We can all know of successful businesses–where their key message (what makes them different) and their business model –how they make money are clear and aligned –resulting in an inspiring business. Obvious examples include –Virgin (in all its forms) Yellow Brick Road, Harvey Norman, Amazon, Nutrimetics, Aldi, Aussiebum –all different industries yet with distinct strategy, objectives, value propositions that are pretty transparent. What categorises these businesses is the ‘distinctive’ nature of their business strategy.

As a consumer we have an incredible choice today–whether of B2C or B2B products there is an amazing array of options. The impact for business is profound in reality if your business folded tomorrow- how long would it take your existing customers to find a competing or substitute product – matter of a few minutes I suspect. It is a requirement therefore for business owners to have crystal like clarity around their business strategy – and that that strategy is reviewed and objectively tested on a regular basis. The market knows when businesses have ‘gone-off the boil’ i.e. their strategy is unclear or worse no longer relevant.


Do you have the right strategy for your business?

To be able to answer that question you’ll need insight and objectivity; insight about your market, your customers, trends, pricing, competitor activity. You’ll also need objective analysis of your businesses capability and potential. You need a range of tools including market research to assist you to gain insight about your market–and because business owners are naturally emotionally attached to their business they need external assistance to be able to objectively evaluate your businesses capability.

Public companies have the benefit of a board that includes independent non-executive directors whose job it is to oversee the development of and evaluate a company’s strategy. For small and medium businesses the option is to establish a board of independent objective advisors that can provide an external perspective on your insights and capability. For smaller businesses that maybe an Advisory Board of one and can be a respected experienced business advisor or confidante of the owner, as businesses grow the Advisory Board can grow and become more formal. Their role is to understand the owner’s goals, test and challenge the business strategy, provide a supportive but challenging environment that questions the conventional wisdom of a business. There are also many commercial business support groups that provide an Advisory Board-like framework including TEC, CEO Institute, EO and many others as well as the My Board program from the Sydney Hills Business Chamber. The key is to acknowledge the need to objectively test your strategy and then find the right source of that external input.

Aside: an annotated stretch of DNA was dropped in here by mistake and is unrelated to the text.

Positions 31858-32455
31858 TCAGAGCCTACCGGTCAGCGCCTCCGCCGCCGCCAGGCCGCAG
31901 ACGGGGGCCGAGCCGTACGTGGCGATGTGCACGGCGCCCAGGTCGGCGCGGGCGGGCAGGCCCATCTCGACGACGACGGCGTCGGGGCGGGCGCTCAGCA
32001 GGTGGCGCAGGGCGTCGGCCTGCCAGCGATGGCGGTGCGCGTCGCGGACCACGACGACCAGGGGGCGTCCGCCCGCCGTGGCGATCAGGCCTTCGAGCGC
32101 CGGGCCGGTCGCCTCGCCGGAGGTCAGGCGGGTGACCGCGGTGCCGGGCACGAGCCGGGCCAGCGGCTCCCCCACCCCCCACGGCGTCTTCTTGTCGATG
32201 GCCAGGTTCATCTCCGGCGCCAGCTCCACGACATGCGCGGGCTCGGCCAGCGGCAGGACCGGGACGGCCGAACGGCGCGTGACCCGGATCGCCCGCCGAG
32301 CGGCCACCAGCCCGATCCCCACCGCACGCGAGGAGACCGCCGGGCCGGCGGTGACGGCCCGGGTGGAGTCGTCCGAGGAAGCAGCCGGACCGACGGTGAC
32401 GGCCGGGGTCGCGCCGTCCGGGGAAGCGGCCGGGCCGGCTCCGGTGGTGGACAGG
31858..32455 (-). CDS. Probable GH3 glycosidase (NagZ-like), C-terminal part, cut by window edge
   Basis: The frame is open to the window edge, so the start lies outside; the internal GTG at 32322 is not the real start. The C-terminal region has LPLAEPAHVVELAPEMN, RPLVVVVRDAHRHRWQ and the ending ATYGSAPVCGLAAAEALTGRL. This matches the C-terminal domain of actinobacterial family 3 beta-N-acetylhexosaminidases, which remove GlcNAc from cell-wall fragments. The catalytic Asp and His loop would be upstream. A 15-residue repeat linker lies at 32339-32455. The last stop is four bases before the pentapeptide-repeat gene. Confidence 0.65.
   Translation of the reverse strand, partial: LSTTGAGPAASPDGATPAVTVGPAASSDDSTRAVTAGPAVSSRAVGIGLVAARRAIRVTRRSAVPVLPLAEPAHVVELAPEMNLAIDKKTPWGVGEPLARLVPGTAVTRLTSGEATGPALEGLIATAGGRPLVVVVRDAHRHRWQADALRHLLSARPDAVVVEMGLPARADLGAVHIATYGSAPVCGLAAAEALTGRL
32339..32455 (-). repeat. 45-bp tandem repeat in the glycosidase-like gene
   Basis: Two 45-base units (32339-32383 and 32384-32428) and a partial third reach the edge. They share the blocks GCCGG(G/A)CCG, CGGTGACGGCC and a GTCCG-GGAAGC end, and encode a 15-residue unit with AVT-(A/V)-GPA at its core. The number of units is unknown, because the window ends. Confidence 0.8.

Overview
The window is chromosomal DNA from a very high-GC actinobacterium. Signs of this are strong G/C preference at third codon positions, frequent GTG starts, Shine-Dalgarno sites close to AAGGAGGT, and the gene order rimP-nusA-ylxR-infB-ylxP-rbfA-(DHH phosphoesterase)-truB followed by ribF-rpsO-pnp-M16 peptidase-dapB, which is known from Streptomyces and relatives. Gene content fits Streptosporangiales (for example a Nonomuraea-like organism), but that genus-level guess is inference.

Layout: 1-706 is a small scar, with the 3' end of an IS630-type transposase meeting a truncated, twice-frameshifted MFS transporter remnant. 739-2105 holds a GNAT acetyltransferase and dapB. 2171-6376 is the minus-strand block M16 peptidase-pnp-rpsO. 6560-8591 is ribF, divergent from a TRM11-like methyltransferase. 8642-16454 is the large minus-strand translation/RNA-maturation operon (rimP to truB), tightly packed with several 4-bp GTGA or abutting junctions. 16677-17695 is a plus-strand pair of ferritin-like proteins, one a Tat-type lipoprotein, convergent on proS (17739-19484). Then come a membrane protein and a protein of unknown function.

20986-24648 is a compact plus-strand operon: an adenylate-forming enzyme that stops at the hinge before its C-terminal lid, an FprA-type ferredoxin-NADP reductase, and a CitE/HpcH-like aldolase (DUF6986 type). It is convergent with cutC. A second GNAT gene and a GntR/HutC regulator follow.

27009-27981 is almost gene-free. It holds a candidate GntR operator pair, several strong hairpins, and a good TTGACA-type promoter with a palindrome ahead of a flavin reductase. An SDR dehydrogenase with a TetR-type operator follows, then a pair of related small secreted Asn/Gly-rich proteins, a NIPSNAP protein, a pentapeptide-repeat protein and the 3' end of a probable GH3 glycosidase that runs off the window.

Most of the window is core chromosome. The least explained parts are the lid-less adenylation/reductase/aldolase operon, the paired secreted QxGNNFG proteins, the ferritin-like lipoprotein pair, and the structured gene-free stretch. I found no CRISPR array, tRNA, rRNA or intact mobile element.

In this article we’ve explored the value of building the ‘right’ strategy for your business and that key elements to develop that strategy you need insight and objectivity. In subsequent articles we’ll explore the tools to develop ‘insight’ as well as how a business model is different from strategy and how to evaluate alternate business models.